By: Arlene Satchell | Contact Reporter
With vital emergency supplies, food and medicine still not reaching countless hurricane victims in Puerto Rico and other stricken Caribbean islands, private air and yacht charters are stepping in to render aid.
Several relief missions in recent days have departed from South Florida airports and marinas bound for Caribbean islands decimated by hurricanes Maria and Irma — and more are on the way.
Early Saturday, two private planes are set to depart from National Jets at Fort Lauderdale-Hollywood International Airport carrying 100 water purification systems and satellite phones for delivery to residents in hard-to-reach communities on the west coast of Puerto Rico.
The charters are organized by the San Francisco-based family foundation of Puerto Rican-born private equity investor Orlando Bravo. The foundation has committed up to $10 million to sponsor hurricane relief efforts in the U.S. territory.
The purification systems will provide nearly 10,000 people with long-term access to potable water, while the satellite phones will help provide communications for isolated municipalities, the foundation said.
"There will hopefully be significant federal aid coming to the island," said Orlando Bravo, in a statement. "But centralized efforts, no matter how large and well-coordinated, still leave gaps."
On Thursday, another private jet departed the Fort Lauderdale Executive Airport for San Juan loaded with nearly 2,000 pounds of food, medicine and other emergency supplies.
That relief trip was organized by Stronger & Better Together, a grassroots campaign of local businesses and residents led by John Tolbert, president of the Boca Raton Resort & Club and Boca Raton resident Tania Collazo, a native Puerto Rican.
Tolbert and Collazo solicited and received support from businesses including Pinnacle Advertising and Marketing Group and Delray Medical Center. The sponsors set up a GoFundMe page to collect donations for additional hurricane recovery efforts.
"It's a long road to recovery," Tolbert said Friday after returning from the trip. "We're planning to send another plane down next weekend."
Tolbert, who has maintained business interests in Puerto Rico since 1990, said a critical component to the island's recovery will be getting community stores, mini-markets and gas stations reopened.
Pinnacle CEO Peter Gary, who flew on the mission trip, said he was shocked by the devastation and despair he saw.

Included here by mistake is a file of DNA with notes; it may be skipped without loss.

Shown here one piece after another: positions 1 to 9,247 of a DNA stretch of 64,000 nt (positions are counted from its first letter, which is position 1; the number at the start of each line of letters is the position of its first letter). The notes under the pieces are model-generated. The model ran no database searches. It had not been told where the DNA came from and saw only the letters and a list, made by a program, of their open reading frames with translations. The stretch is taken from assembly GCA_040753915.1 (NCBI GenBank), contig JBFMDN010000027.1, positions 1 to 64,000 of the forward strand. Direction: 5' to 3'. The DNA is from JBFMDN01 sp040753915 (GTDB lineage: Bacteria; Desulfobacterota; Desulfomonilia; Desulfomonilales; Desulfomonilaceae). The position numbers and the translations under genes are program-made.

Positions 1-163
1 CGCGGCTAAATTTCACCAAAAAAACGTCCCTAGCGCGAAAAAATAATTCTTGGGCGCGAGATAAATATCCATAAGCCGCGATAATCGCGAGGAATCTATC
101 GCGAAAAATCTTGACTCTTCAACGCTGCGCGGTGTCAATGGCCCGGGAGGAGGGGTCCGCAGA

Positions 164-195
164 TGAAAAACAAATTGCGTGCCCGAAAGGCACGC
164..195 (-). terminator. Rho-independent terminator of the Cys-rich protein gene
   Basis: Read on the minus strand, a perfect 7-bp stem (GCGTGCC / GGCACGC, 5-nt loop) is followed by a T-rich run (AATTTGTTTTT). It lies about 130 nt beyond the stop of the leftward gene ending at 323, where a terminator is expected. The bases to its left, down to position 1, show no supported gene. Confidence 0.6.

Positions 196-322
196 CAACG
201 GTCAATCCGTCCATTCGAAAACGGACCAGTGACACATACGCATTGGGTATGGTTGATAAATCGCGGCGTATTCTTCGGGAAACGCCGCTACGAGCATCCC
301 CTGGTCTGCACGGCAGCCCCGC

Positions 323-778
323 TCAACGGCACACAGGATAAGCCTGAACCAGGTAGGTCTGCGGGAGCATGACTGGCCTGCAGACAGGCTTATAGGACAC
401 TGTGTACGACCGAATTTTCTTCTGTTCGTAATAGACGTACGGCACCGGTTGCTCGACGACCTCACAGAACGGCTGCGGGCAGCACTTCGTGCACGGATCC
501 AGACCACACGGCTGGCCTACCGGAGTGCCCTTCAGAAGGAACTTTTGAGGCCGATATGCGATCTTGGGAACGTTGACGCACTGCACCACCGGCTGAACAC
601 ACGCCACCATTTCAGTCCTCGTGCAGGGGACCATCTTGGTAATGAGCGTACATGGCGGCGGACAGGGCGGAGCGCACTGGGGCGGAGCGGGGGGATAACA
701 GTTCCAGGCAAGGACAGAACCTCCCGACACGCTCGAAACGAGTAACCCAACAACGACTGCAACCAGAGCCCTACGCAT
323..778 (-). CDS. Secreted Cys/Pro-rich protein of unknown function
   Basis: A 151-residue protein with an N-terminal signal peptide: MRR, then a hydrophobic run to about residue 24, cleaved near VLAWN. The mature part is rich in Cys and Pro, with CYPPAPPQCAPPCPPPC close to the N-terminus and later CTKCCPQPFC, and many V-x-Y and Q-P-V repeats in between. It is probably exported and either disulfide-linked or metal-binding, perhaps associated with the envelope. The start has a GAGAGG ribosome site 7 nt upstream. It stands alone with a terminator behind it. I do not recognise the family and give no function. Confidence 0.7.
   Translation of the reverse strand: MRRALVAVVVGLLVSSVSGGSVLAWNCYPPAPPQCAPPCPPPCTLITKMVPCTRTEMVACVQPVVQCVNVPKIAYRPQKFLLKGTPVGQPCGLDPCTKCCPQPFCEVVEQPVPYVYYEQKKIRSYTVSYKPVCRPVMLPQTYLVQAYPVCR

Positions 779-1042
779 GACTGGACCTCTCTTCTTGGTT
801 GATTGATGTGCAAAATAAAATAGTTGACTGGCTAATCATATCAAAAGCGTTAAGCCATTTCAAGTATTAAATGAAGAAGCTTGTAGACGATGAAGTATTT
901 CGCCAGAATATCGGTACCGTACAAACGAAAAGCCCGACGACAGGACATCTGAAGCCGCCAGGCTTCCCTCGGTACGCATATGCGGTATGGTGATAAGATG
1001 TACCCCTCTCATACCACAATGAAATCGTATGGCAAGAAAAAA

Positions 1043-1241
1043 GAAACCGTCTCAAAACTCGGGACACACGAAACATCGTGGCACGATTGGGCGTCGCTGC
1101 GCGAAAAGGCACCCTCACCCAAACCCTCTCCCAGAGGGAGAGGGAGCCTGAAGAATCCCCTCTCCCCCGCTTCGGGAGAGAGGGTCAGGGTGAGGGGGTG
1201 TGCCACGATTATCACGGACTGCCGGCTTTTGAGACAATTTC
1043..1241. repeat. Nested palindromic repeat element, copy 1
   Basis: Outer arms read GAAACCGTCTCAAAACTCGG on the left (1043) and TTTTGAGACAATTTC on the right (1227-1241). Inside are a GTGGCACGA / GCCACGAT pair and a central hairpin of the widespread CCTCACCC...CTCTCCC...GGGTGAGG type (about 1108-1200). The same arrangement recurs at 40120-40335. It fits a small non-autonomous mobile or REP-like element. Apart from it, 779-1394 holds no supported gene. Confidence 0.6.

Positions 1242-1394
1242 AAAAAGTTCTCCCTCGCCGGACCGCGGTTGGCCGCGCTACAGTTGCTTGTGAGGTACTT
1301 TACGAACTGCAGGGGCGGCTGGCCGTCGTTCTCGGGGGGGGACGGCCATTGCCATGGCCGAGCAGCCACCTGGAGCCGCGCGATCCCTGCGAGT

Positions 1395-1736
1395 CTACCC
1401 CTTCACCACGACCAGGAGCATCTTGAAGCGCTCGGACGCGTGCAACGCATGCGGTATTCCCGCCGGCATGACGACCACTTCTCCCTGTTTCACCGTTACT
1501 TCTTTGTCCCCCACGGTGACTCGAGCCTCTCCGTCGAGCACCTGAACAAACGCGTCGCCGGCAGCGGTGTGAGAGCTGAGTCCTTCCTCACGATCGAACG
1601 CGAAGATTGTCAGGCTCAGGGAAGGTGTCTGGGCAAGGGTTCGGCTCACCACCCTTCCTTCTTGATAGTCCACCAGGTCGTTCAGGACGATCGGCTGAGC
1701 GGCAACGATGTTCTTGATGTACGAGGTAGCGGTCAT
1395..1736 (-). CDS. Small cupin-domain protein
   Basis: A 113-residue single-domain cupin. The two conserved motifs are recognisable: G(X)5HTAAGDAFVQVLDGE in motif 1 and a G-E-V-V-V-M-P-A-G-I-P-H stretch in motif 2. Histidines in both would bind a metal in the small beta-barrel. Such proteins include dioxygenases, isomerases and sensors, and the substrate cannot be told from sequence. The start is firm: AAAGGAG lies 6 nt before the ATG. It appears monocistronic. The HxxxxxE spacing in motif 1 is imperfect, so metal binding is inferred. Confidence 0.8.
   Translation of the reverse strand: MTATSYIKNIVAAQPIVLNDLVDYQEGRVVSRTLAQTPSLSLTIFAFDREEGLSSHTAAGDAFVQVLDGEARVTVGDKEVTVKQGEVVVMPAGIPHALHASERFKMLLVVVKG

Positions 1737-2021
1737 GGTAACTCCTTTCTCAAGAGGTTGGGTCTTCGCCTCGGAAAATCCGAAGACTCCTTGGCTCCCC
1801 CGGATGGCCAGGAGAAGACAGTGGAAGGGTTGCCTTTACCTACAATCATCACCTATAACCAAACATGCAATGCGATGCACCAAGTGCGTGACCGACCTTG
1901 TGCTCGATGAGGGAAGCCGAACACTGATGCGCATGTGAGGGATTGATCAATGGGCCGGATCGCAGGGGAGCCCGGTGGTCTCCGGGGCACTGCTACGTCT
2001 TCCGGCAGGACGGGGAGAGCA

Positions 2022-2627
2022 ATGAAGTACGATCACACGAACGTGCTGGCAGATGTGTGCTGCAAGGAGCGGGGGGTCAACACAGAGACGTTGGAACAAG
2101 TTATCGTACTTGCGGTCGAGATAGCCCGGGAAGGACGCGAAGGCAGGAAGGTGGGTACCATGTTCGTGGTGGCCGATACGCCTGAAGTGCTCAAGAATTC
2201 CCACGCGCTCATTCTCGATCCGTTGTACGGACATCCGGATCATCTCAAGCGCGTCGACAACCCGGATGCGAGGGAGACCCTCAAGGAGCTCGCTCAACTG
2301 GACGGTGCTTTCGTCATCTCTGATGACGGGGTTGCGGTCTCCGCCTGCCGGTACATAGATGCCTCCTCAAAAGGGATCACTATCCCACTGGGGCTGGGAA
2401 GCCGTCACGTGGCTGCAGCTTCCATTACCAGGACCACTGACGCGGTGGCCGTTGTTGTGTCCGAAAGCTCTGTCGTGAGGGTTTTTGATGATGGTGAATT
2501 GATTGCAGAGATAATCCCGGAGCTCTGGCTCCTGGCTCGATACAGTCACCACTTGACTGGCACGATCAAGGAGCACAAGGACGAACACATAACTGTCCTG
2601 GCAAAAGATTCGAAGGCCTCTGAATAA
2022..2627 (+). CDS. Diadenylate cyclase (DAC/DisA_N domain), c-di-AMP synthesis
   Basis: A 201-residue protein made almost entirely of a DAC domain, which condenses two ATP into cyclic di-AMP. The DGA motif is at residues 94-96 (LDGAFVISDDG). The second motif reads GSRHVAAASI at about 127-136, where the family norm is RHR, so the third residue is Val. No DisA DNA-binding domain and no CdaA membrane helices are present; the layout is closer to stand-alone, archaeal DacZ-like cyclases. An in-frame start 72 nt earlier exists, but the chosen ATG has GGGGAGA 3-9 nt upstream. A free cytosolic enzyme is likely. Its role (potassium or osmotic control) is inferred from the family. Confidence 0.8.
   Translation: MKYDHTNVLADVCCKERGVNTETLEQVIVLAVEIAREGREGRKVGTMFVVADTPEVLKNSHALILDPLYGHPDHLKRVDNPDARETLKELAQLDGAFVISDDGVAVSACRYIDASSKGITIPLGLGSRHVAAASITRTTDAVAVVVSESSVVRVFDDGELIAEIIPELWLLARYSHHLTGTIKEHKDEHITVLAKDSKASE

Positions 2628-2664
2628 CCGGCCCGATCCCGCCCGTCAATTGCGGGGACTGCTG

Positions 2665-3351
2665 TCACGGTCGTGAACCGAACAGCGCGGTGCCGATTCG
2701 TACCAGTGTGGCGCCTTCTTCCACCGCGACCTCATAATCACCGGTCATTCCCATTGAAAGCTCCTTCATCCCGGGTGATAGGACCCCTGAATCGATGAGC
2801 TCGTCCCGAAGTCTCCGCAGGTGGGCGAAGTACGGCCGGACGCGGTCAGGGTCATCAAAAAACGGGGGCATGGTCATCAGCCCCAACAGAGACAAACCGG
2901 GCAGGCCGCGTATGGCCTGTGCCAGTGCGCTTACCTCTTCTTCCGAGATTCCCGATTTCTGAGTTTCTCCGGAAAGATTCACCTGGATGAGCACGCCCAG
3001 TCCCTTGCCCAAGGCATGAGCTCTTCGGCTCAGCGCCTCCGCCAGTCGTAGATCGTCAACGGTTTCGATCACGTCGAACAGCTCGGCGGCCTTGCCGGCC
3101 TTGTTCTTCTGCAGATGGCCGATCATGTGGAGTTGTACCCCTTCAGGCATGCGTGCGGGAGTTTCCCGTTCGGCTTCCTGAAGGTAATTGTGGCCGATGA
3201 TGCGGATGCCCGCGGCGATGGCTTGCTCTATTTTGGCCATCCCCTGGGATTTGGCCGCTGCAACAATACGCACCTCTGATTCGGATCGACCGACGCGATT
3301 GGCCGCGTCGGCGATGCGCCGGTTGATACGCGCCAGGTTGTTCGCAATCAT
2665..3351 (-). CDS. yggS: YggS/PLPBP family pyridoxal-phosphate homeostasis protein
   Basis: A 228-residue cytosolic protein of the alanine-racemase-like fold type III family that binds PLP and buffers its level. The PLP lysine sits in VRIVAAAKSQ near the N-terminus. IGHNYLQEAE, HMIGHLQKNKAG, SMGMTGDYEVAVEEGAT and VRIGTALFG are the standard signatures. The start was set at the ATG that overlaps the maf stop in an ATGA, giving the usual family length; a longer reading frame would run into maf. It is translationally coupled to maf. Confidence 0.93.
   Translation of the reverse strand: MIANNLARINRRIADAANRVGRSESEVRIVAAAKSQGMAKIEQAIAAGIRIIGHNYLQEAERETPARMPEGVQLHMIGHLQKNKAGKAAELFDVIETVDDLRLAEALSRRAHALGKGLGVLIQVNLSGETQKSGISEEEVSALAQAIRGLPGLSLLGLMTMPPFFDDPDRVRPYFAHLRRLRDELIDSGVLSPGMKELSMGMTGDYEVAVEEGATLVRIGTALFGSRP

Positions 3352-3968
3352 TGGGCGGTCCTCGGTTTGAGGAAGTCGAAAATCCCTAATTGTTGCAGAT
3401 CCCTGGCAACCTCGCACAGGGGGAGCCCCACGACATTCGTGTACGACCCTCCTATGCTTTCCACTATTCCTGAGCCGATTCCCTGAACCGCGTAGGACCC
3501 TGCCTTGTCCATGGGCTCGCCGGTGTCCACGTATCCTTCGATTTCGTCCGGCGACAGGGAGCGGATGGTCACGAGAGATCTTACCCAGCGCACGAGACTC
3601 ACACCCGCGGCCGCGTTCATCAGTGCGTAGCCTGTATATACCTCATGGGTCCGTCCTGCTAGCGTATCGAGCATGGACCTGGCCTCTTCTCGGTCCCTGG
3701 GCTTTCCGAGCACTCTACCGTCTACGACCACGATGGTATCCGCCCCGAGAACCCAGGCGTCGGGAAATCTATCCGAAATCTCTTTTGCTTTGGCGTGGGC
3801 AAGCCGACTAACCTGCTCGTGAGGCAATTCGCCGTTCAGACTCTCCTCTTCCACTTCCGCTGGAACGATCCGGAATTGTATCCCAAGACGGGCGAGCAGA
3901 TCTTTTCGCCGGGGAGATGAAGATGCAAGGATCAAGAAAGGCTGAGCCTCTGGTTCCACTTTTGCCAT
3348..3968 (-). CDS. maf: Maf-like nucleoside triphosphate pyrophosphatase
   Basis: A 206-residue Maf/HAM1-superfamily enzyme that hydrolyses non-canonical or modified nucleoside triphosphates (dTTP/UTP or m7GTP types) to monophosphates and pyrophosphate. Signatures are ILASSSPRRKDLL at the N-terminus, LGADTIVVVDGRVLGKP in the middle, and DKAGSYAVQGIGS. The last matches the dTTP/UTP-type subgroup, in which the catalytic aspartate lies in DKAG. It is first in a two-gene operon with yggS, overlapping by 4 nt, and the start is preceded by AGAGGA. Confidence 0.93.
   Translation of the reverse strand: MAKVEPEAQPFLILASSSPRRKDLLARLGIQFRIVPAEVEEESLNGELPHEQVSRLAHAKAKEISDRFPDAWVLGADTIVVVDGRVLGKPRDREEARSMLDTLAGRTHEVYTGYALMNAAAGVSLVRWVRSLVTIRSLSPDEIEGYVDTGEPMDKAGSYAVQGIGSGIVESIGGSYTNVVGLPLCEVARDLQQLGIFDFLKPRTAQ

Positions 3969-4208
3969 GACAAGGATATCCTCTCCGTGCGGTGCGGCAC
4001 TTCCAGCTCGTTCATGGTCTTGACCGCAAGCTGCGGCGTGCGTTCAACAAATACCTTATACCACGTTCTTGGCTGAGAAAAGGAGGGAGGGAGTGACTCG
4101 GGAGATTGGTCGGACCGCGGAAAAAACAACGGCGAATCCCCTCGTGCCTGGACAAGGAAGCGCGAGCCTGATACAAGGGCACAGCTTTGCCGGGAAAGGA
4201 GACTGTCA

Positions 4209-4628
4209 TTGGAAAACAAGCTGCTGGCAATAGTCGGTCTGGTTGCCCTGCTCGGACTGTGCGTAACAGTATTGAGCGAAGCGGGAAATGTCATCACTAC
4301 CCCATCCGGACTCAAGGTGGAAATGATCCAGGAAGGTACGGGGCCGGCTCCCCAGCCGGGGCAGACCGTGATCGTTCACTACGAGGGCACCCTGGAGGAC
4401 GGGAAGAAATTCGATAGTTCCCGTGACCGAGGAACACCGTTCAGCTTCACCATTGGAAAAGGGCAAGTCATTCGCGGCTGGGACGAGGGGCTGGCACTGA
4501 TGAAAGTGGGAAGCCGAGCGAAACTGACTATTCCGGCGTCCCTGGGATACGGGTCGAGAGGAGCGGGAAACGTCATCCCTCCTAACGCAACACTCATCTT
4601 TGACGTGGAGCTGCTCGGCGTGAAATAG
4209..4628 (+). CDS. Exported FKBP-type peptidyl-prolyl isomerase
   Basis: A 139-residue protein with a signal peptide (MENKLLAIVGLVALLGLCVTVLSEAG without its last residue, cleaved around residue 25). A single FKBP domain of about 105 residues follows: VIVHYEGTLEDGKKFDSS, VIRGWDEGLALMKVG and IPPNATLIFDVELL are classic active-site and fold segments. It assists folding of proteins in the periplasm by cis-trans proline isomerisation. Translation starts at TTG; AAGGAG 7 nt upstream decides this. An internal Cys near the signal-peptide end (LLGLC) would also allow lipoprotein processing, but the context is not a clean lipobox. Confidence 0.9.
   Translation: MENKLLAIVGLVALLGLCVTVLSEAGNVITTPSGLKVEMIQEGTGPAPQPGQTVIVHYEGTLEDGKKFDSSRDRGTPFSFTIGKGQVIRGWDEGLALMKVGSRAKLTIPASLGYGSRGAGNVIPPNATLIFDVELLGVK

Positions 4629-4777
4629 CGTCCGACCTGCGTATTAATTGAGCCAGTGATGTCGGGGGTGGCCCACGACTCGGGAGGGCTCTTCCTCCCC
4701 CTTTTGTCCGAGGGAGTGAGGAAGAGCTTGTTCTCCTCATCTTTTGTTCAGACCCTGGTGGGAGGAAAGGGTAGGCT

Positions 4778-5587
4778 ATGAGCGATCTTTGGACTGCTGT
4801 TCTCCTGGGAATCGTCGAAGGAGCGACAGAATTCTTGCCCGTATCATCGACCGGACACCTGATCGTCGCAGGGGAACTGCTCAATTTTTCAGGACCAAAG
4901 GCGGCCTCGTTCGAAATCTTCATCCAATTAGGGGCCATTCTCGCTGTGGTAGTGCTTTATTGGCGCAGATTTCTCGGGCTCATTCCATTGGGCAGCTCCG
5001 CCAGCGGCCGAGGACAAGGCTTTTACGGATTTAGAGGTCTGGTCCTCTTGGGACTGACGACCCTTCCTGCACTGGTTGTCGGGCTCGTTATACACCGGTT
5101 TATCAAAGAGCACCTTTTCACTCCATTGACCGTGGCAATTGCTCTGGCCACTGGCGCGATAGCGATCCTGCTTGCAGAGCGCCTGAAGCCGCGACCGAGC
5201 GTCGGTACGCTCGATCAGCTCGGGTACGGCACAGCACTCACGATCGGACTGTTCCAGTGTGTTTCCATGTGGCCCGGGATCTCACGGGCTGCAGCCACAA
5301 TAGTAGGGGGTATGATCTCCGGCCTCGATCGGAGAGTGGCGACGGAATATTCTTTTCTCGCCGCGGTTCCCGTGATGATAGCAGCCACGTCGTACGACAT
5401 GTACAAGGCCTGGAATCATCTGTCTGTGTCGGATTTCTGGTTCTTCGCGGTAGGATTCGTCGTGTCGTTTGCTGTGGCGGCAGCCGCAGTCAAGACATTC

Some residents he met were worried about having access to food to feed their families or not having power to keep dialysis machines working.
"I don't think people realize just how much devastation is down there," Gary said. "The people are in desperate need but there's so much red tape."
Late Tuesday, a charter flight organized by the Eagles Wings Foundation arrived at Palm Beach International Airport from San Juan with several elderly and at-risk evacuees in need of medical attention.
"We had a chance to make a difference and we are honored to be a part of this life-saving mission," said Christian Searcy, president of the law firm Searcy Denney Scarola Barnhart and Shipley P.A., which sponsored the extraction trip.
Owners and operators of private mega yachts are also offering a lifeline to other eastern Caribbean islands.
On Sunday, the 157-foot motor yacht Dorothea III is slated to return to Fort Lauderdale following a mission to the Turks & Caicos. The vessel delivered drinking water supplies and humanitarian aid, according to relief organizer YachtAid Global.
The owner of the $50 million yacht provided the vessel, its crew and fuel free of charge to facilitate the trip, YachtAid said.
Separately, the luxury yacht M/Y Grey Matter is scheduled to depart Fort Lauderdale with relief donations Tuesday for residents on St. Maarten and Barbuda, said Staci Love, marketing manager of the Lauderdale Marine Center boatyard, which helped to promote the trip.
The donations aboard the yacht will include batteries, flashlights, children's and adult clothing, baby diapers, dental hygiene products and medical supplies, Love said.